of the different Charleston Architectures.  Many of the balconies built like these on the
second floor were curved in the front to provide room for the ladies’ hoop skirts.


Remember the Aunt’s Charleston Home in “The Patriot” – this is it.  In the movie you saw the

children run un the steps from the street door to the porch and enter the house.  It was the
custom in Charleston during the mid-1800’s to use these street doors as a sign of whether
or not the family was accepting visitors in the afternoon.  The door does not open into the
house but into the garden.  The door would be open if visitors were welcome for afternoon
refreshments and visiting.  Note the color of the ceiling on the piazza – this was said to
repel insects.  Also, the shutters appear to be black.  This is an example of Charleston Green.
The Union supplied the South with gallons of plant during the Restoration – mostly Black.
The residents added tinting to the black paint and came up with this color – if you are close
and in the sunlight it does have a green tint.



The Battery is the point where the Ashley and Cooper Rivers meet at the foot of Charleston Harbor.  The park is beautiful and buffers the mansions from the open harbor.   The carriage ride we took toured the historic houses and circled The Battery.  We later walked down Meeting Street from The Market to The Battery and back to Riverfront Park. 


The public pier at Riverfront Park has great porch
swings and this is a self-photo.  The view of the
river at sunset was beautiful! 


We saved our trip to Patriots Point and the USS Yorktown for Veteran’s Day.  We arrived just in time to attend the awards ceremony and dedication.  This year’s dedication was directed to Veterans of Korea.   We spent most of the day walking through self-guided tours on the Yorktown.


There is a Flight Simulator (F-16) on the Hangar Deck and Ron wanted so bad to experience the ride.  Learning that the simulator capsule has seats for 14 or 15 people on each ride, he decided to check out the “space” before committing to the ride.   He claimed the stairs, sat in a seat – with the door open – and immediately got out!  The operator even offered to let him go by himself but his claustrophobia took over and he wanted out!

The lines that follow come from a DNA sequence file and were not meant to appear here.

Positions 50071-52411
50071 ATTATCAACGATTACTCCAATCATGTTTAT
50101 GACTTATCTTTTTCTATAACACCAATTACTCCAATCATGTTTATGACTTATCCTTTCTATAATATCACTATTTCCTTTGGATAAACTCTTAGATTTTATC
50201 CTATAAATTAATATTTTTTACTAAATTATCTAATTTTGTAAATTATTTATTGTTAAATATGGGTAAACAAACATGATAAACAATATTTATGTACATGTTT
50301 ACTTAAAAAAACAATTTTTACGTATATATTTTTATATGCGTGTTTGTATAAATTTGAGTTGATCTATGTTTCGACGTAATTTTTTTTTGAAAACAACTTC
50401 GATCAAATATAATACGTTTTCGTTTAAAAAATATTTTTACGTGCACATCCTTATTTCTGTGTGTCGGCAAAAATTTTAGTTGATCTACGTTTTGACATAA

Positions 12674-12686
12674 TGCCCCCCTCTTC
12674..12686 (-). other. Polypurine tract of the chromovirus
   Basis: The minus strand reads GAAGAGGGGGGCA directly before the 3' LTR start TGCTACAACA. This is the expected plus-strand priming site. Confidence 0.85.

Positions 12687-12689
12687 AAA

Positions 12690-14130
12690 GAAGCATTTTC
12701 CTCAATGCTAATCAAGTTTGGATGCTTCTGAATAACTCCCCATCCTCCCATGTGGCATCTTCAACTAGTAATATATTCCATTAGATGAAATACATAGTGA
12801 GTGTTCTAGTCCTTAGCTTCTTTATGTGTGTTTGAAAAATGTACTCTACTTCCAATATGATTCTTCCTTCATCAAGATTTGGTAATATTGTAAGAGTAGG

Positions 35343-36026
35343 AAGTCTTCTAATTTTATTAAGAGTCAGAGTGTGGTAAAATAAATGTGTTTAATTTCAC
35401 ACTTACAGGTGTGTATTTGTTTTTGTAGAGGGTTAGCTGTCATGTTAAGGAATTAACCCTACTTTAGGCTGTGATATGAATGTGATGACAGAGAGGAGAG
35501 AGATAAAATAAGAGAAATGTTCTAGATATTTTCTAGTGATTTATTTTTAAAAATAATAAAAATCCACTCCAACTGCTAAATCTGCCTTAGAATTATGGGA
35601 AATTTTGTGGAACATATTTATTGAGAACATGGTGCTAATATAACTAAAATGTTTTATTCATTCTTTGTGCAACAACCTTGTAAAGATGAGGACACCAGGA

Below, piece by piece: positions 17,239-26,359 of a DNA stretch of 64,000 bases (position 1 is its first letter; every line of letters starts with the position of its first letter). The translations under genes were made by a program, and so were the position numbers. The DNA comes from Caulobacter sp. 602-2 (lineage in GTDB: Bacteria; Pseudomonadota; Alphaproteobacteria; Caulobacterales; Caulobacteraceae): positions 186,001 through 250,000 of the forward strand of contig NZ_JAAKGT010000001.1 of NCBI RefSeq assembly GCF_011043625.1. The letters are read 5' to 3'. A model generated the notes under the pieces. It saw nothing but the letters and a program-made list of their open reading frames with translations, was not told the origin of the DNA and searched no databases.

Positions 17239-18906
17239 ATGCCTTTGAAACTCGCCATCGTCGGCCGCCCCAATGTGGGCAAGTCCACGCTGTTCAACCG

We decided to have lunch in the Officer’s Mess on board.  The meal was a duplicate of one that would have been served while on active duty – baked chicken or meat balls, rice, salad, vegetables and roll – served on an authentic metal mess tray.   Nothing fancy and the signed told you to “bus your own area.”


As we walked and climbed all over this aircraft carrier, it became obvious that if the sailors were tall or big, life would not have been comfortable.  There were countless stairwells and narrow hallways most of which were only big enough for one person to pass at a time. 


The mess areas were interesting.  In the bakery, there were ovens large enough to bake 10,000 cookies or 100+ loaves of bread at one time.  The cookie recipe called for 500 eggs, 200 lbs of flour and 50 lbs of sugar! 


When we got to the engine room tour, after three decks down, I (Nancy) said enough!  I wasn’t going any deeper into the bowels of the ship just to look at another diesel engine. . .


My (Nancy) Great Uncle served on the USS Enterprise during WWII as a Master Sergeant on the Flight Deck.   The museum contained lots of history and information about the battles and experiences of the all of the carriers that have been part of the carrier fleet.                                                                                             



Patriots Point from the USS Yorktown Flight Deck


USS Yorktown – Look at how small the yacht looks compared to the carrier                                    Patriots Point Pier

 Veteran’s Day Ceremony